A cast of more than 200 children took centre stage at Raglan Area School last week where they played to packed audiences with a new twist on a classic Lewis Carroll tale in which good won over evil.
And despite the logistics of having that many perform in what is essentially a gym, not a theatre, as year 0-6 assistant principal Celia Risbridger pointed out, the production of ‘Alice in Squanderland’ went off without a hitch from its midweek matinee to Thursday night’s grand finale.
A simple screen – placed this way and that with coloured curtains to set the scene, whether on earth or under it down the rabbit hole – was one of the few props used throughout the hour-and-a-half performances. Yet the production had the audience spellbound all the way, from the Cheshire cat’s matter-of-fact narration of events to the jubilant slaying of the mighty Jabberwocky.
In between – through all Alice’s trials and tribulations in attempting to rid Squanderland of its rubbish and rules set by the wicked Queen of Hearts, who screeched “off with your head!” at the slightest provocation – whole classes of 5-11 year olds, beyond recognition in make-up and elaborate costumes, danced, acted and sang as garden flowers, packs of cards, mad hatters, rabbits and more.
Meantime the ‘Clean Green Enviro Team’ battled for supremacy against the baddies and the meanies to get the wonder back in Squanderland.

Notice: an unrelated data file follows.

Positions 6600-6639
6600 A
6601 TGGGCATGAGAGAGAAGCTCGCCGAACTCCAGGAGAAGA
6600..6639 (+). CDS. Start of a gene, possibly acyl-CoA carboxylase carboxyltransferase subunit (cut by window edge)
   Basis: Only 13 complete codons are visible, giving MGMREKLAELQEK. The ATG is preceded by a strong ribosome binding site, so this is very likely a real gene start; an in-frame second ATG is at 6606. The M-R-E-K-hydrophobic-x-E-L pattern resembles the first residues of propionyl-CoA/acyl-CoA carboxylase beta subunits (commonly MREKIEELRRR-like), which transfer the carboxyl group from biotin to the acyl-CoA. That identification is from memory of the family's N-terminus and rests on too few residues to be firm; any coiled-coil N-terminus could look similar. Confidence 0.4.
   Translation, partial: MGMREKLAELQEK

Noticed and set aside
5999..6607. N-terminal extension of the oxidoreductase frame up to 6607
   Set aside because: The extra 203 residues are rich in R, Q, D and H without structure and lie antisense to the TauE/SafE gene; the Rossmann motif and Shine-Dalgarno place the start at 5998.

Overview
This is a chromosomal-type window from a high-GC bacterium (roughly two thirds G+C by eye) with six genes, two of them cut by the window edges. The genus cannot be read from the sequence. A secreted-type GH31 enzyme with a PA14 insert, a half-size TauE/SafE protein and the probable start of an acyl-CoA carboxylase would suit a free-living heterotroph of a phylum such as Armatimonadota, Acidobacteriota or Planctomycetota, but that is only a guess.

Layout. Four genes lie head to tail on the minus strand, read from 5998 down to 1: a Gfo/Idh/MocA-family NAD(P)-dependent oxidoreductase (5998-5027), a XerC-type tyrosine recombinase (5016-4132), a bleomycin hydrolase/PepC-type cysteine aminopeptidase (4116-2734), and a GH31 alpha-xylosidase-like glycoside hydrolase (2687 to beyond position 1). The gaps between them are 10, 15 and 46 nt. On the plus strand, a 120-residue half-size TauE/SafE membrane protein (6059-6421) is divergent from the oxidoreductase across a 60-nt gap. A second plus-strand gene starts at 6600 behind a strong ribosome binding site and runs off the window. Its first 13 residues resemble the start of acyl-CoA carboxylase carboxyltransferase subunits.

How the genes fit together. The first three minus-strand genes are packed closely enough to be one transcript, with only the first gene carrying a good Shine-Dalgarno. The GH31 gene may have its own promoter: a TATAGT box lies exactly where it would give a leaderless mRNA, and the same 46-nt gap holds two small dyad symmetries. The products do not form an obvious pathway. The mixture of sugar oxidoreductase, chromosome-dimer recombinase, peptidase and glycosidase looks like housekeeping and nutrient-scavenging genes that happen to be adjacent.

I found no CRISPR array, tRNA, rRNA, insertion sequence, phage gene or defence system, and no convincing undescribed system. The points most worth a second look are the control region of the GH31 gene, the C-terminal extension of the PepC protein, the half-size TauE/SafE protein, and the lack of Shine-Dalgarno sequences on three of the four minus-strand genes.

The script and the banners were the children’s own for this part of the show, says Celia – testament to their learning around literacy, visual arts and science which drew upon concepts of deforestation, pollution and care of the planet.
Ten teachers worked with the school’s nine junior classes throughout terms two and three to produce the play. It was all woven together by local teacher and parent Andre Ngapo, who, as director, was also in charge of sound and lighting during the two performances.
Assistant director Angela Massey – along with fellow teachers and parents – prompted young actors and dancers discreetly from the sidelines, but hardly a line or a step was missed in an ambitious venture which Celia says has met with “really positive feedback”.
Work on mounting the production incorporated the school’s four core values, she adds: poutama or striving for excellence, manaakitanga or care of each other, whakawhanaungatanga or “interconnectedness” and kaitiakitanga or guardianship and conservation.
She’s convinced the months of hard work pulling it all together have been worthwhile with children learning and gaining confidence through the arts, and delivering the message there’s just one earth.